Technology for Today and Tomorrow
At the start of the 20th century, only 10 percent of Americans had electricity. By the end of the century, almost all Americans received it in the homes and work places. Electric service catapulted the nation’s economy and enhanced lifestyles and comfort so much that the U.S. National Academy of Engineering chose large-scale electricity networks as the greatest engineering achievement of the century.
Engineering achievements continue today in the 21st century and NOVEC is embracing them. As a leader on the high-tech frontier, the Cooperative is using proven, cost-effective technology to improve productivity and reliability, reduce expenses, and increase cybersecurity – a national priority. Today’s technology includes what the industry calls “smart grid,” as well as fiber optics, and mobile workforce.
In 2013, NOVEC completed its $10 million smart-grid project. Half of the money for the project came from a U.S. Department of Energy grant awarded to the Co-op in 2009.
Smart-grid technology improves power generation, transmission, and distribution. And it improves how substations function. The new technology has greatly increased the accuracy and effectiveness of circuit-protection equipment and monitoring at the Co-op's substations. New digital devices installed in substations continuously monitor power transformers, battery systems, voltage, protective devices, and power quality. The devices send data updates to system operators every five seconds, 365 days a year. They often send alerts about impending power outages in time for system operators to avert them. They also save time and labor costs: Before NOVEC installed the devices, field-service technicians had to drive to each substation to collect equipment readings every month. Most importantly, the smart-grid upgrades have significantly enhanced security at NOVEC's substations through video monitoring.
Smart-grid technology also allows NOVEC to use remote-controlled switching devices on distribution lines in strategic locations to restore power quicker when outages occur. By switching to alternate feeds, NOVEC can restore service to customers in minutes instead of hours.
To take full advantage of smart-grid upgrades, NOVEC built a communications data-exchange network. But since data-exchange networks create potential cyber-attack points of entry, the Co-op teamed with Lockheed Martin Corporation to integrate cybersecurity infrastructure into NOVEC's smart-grid plan.
NOVEC and Lockheed Martin are working together to make cybersecurity awareness part of the electric- utility culture. They are training employees to recognize and respond to social engineering and phishing scams. In addition, the companies are performing vulnerability assessments and penetration tests annually.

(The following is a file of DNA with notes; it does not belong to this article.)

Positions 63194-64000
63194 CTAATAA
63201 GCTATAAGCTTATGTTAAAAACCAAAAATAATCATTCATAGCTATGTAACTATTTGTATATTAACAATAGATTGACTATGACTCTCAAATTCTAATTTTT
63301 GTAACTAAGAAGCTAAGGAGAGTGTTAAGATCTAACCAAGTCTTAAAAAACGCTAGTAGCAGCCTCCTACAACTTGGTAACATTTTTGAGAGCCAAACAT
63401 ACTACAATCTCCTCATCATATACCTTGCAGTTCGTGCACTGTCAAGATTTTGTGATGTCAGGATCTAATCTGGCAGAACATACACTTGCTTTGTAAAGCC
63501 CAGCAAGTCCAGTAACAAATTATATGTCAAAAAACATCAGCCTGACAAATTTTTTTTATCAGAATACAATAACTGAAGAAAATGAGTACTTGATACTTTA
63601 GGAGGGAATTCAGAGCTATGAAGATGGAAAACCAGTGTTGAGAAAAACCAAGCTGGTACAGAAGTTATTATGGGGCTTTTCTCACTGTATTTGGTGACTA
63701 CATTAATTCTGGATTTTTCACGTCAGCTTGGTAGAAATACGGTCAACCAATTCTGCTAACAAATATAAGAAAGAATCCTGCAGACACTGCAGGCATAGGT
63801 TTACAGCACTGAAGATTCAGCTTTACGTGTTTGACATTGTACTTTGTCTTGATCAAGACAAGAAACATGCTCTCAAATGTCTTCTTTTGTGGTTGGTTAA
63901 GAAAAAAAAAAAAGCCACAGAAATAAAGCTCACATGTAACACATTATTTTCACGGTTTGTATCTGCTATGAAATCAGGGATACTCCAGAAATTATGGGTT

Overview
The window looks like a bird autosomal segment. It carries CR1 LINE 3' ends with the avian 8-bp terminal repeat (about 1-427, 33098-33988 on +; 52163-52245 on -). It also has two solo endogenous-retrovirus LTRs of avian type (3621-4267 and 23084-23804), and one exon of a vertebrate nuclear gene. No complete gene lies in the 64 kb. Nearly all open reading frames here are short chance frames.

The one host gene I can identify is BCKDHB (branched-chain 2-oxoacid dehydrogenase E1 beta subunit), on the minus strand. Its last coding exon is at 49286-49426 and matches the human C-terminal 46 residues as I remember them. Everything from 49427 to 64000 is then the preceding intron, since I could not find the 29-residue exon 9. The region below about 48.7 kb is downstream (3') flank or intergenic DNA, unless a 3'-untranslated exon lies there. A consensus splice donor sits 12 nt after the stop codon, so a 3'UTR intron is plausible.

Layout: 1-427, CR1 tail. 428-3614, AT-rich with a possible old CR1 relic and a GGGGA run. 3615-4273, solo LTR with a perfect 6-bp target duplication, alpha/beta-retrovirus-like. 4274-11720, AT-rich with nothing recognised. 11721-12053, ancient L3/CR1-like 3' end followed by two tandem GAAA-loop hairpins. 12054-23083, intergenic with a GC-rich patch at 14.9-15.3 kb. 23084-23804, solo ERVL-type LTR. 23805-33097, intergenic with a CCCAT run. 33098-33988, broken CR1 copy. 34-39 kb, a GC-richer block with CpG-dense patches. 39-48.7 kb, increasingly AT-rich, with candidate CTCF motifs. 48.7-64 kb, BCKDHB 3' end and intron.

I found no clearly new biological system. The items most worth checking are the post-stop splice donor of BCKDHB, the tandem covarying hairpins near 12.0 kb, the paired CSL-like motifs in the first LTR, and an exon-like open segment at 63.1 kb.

NOVEC's fiber-optic network grew from six miles in 1995 to more than 230 miles in 2014. The network, a vital component of the electric distribution system, provides highly secure two-way communication links between Intelligent Electronic Devices in 44 of the Co-op's 53 substations. The fiber network also links NOVEC's wide-area corporate data and voice communications networks at five of the Co-op's offices.
The fiber network has greatly improved communications to and from substations. This improvement allows NOVEC to monitor and control more equipment faster and more precisely.
NOVEC leases excess fiber, where available, to other companies or agencies that operate commercial telecommunication businesses. Leasing produces a revenue stream that helps offset NOVEC's electric operations. NOVEC Solutions (NS), a wholly owned NOVEC's subsidiary, is one company that leases the fiber-optic network.
In 2007, NOVEC launched the Polaris Mobile Workforce Management System to improve field-work efficiency. The system streamlines: the process of marking underground power cables for customers who notify Call 811 Before You Dig; connecting and disconnecting meters; reading automated meters; and performing other electric meter service requirements. This mobile workforce technology produced impressive cost savings as soon as NOVEC started using it.
Today, NOVEC’s is using mobile workforce technology for other important Co-op tasks, including: responding to power outages and other power-related problems; maintenance work; street-light repairs; material reporting; and automatic vehicle location.
Cell Tower Attachments
NOVEC leases property surrounding Co-op substations and poles to telecommunications companies that want to install cellular facilities. The Co-op, along with Milestone Communications, co-locates NOVEC facilities on existing structures wherever possible. With the demand for cellular service continuing to grow, NOVEC customer-owners will continue to benefit from the revenue stream that leasing provides.